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Helping Families through The Emotional Journey

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  1. Helping Families throughThe Emotional Journey Alzheimer Society of Manitoba Conference March 6, 2007 Peter S. Silin, MSW, RSW Diamond Geriatrics, Inc. www.DiamondGeriatrics.com

  2. The Meaning of Adjustment • More easily said than done • Patronizing and discounting • Internal process vs. external appearance

  3. Levels/Stages of Adjustment • I. Crisis • II. Adjustment is habitualization • III. Acceptance • Acknowledging • Lingering sadness • Lack of meaning purpose or passion • IV. Embracing is choice

  4. Adjustment as Practical Process Four L’s • Landing—orientation. Crisis • Labeling—getting bearings • Learning—learning patterns and culture • Living—confidence in how things work • Families learning to be “ The Family Member”

  5. Crisis Theory • A period of disequilibrium and decreased functioning brought on by event or situation which cannot be dealt with by normal coping methods. (Roberts, A. Crisis Intervention Handbook 2000) • Fear, anxiety, anger, confusion, inadequacy, guilt, and grief are common. From the sheer intensity of the emotions, the person becomes unable to deal rationally with the situation. Usual thought processes are disrupted by feelings, and "thinking about the problem" is not only difficult, but also frustrating and unproductive.(211bigbend.org) • Helplessness, confusion, anxiety, shock and anger (Golan, N. Treatment in Crisis Situations 1978) • Difficult to process information, difficult to make decisions

  6. The Emotional Range of Adjustment • Grief • Guilt • Shame • Fear • Anxiety • Lonely • Helpless • Anger

  7. Admission and Adjustment as Crisis • Shock • Emotional systems take over • Decreased information processing ability • Decreased problem solving ability • Tells us about timing and type of help • Be aware of/help with range of emotions

  8. Emotions

  9. About Guilt and Shame • Guilt is about what we have done • Normal part of being human • Lack of guidelines on behaviour • Conflicting need, desires, influence

  10. About Guilt and Shame • Shame is about who we are • Attachment theory (Bowlby,John 1988) • Core issues of Self • Differentiation and Boundaries • Guilt activates shame • Shame is more difficult to deal with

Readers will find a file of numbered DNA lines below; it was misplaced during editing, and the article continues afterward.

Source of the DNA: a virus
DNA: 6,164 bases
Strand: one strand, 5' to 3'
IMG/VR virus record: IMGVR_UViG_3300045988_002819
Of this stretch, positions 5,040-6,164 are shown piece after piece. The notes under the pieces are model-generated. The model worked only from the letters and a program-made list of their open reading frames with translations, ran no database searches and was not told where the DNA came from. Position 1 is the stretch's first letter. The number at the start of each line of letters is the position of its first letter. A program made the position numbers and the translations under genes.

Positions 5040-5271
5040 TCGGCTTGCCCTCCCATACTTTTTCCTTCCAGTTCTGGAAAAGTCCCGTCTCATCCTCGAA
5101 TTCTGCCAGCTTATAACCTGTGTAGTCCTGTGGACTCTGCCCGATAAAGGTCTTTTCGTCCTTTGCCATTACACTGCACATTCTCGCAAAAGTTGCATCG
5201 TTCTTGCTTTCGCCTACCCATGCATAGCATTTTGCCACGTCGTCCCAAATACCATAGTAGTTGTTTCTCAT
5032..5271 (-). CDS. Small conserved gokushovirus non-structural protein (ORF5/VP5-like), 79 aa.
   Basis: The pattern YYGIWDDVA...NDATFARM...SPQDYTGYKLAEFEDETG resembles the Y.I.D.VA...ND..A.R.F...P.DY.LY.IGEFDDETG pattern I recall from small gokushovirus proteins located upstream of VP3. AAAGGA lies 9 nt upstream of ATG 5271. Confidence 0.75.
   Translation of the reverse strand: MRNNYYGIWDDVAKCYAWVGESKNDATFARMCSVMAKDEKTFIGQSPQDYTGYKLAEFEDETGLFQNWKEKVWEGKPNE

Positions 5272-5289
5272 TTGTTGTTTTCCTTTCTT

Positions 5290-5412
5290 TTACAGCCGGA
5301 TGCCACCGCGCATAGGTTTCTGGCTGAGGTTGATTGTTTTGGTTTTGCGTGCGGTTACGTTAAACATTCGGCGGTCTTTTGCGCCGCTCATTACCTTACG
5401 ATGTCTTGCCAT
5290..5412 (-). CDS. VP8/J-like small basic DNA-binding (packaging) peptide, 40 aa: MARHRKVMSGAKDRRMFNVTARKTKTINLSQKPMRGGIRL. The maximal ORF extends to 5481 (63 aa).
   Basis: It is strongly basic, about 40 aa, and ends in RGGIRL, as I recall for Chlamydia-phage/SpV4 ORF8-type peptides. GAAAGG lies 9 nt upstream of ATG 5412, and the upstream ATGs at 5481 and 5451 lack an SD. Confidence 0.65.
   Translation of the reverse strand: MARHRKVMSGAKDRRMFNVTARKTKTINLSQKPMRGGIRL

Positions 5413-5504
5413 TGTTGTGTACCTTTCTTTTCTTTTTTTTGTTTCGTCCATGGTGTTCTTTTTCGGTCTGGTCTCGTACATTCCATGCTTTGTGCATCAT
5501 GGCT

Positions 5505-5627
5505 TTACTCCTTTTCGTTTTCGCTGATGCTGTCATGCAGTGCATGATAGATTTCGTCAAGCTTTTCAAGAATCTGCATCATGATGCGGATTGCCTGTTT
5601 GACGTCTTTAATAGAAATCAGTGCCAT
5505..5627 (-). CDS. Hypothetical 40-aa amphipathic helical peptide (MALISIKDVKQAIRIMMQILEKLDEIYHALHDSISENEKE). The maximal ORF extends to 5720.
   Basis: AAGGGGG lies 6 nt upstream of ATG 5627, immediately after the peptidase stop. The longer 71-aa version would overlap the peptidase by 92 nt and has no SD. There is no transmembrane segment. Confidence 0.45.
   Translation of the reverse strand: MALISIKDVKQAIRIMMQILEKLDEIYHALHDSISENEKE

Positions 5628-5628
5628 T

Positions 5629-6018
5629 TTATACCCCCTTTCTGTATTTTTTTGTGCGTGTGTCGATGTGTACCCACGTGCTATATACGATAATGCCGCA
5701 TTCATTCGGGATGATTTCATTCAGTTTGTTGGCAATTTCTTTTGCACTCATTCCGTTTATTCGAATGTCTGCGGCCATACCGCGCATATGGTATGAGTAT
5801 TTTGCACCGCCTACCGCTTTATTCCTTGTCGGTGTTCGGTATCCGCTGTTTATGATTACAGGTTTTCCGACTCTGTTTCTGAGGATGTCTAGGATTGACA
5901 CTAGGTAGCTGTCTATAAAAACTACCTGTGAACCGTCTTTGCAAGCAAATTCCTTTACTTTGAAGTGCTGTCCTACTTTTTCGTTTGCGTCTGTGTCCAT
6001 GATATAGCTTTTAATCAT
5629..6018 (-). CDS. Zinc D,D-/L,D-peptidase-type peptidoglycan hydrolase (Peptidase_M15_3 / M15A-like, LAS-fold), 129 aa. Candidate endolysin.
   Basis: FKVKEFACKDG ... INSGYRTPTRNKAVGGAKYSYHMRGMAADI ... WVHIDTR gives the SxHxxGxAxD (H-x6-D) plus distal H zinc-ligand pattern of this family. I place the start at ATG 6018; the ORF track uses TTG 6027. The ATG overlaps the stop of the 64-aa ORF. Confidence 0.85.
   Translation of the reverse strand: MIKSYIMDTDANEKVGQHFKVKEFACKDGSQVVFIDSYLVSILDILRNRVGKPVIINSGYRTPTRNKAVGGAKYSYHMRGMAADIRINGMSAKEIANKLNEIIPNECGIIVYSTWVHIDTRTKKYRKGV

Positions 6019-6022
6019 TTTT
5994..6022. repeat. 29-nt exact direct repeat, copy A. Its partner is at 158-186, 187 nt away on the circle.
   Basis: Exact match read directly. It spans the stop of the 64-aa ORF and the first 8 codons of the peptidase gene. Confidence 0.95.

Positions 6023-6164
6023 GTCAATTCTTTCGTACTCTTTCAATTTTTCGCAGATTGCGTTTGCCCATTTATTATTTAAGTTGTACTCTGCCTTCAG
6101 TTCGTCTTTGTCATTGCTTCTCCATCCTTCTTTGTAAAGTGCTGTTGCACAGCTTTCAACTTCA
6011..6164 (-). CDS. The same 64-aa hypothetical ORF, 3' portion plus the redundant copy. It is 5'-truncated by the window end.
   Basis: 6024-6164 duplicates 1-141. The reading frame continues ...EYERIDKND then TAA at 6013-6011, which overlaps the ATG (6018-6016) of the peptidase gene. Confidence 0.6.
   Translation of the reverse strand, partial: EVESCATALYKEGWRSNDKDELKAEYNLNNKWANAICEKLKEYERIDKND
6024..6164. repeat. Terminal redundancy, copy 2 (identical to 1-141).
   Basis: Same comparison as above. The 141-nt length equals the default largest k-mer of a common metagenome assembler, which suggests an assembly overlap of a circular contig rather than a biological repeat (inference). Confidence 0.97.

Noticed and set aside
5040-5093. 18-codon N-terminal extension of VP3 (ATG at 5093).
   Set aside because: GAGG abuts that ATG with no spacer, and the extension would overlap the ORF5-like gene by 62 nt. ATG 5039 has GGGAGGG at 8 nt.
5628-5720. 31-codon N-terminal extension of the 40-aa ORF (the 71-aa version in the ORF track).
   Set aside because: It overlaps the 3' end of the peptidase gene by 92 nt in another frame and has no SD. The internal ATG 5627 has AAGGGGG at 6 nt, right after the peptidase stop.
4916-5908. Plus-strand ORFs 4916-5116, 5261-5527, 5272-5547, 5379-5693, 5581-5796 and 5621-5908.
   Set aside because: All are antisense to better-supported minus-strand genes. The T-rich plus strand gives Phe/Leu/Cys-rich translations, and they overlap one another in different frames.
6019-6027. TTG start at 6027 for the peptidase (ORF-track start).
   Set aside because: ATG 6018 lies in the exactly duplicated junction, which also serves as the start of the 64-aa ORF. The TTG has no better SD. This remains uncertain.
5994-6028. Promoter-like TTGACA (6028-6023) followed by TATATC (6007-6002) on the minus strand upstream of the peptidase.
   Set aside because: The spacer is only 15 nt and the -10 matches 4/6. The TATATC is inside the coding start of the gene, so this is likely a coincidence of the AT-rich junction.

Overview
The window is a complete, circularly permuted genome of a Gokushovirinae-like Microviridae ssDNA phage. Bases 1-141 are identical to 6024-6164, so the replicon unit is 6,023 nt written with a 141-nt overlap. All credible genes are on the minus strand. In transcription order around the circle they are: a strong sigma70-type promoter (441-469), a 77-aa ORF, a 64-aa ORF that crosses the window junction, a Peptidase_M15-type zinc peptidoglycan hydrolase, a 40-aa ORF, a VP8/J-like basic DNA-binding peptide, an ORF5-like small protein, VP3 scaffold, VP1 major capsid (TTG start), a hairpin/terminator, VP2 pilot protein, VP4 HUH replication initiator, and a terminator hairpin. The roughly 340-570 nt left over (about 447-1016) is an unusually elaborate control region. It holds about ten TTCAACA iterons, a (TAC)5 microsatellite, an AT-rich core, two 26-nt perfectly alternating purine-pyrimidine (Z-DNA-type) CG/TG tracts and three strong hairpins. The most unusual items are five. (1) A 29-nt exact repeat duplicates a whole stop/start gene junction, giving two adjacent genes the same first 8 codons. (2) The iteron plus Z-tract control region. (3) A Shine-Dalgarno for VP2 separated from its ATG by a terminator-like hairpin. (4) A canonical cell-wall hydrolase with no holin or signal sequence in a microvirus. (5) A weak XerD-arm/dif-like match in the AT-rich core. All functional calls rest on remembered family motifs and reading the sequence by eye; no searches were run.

11. Grief and Loss • Loss is event • Grief is emotional experience or process • Unique Types of grief and loss • Recurrent/Ongoing • Ambiguous • Anticipatory

  12. Grief

  13. Bowlby: Grief • Bowlby: Four Stages: • Numbness, • Disequilibrium: yearning, searching, hanging on • Disorganization/Despair: recognize loss, hopeless, withdrawal • Reorganization: grief recedes, new patterns established

  14. Emotions and Process • Grief and Loss can play out as: • Guilt • Burnout • Resentment • Anger • Guilt and Anger • Active doing of grieving • Can inhibit grieving • Kicks to shame

  15. Dealing with Transitions: Us • Self awareness • Our own issues • Dealing with loss • Projection • When we can’t help

  16. Dealing with Transitions • Do they want help: Permission • How do they want it • The meaning of help • Are they ready for help • Help must fit the receiver

  17. Dealing with Transitions: Resistance • Reinforcing resistance • Secondary gain • Loss resulting from release • Protection from primary emotions • Role loss • Resentment

  18. Dealing with TransitionsStage 1: Emotional • Supportive counselling • Listen • Identify • Empathy • relationship • Follow-up

  19. Dealing with Transitions: Stage 1: Cognitive Responses • Information • How someone is • What happened • Education—simple to more complex • About care, • Systems • About decline, dementia • Grief and other emotions

  20. Dealing with Transitions:Fear and Anxiety • Identify • Understand • Educate and explain • Reframe • Normalize

  21. Dealing with Transitions:Stage 2: Cognitive and Supportive • Therapeutic: Guilt and Grief • What is underneath the feeling • What does it remind you of/ bring up • Skill based • Solution focused: Guilt and grief • Miracle Question • Doing guilt • What would you rather be doing

  22. Dealing with Transitions • Cognitive Behavioural Approaches: Guilt and Grief • Diaries/Journals • Two chairs/Voices • Alternatives to the end • Writing letters • Rituals • Visualizing: scales • What would you have done differently and where would that take you? • Tell me why you should feel guilty

  23. Transitions: Changing Thoughts

  24. Dealing with Transitions Guilt and Grief • Bibliographic • Internet—info and chat rooms • Systemic approaches: • Buddies and peer systems • Support Groups • External • Self help Groups • Therapists • God

  25. Stage 3: Forgiveness* • Forgiveness • Cheap forgiveness • Acceptance • Genuine forgiveness • Forgiveness of self • Forgiveness of other • Janice Abrahms Spring, PhD. “ How Can I Forgive You? The Courage to Forgive, the Freedom Not To” Harper, 2005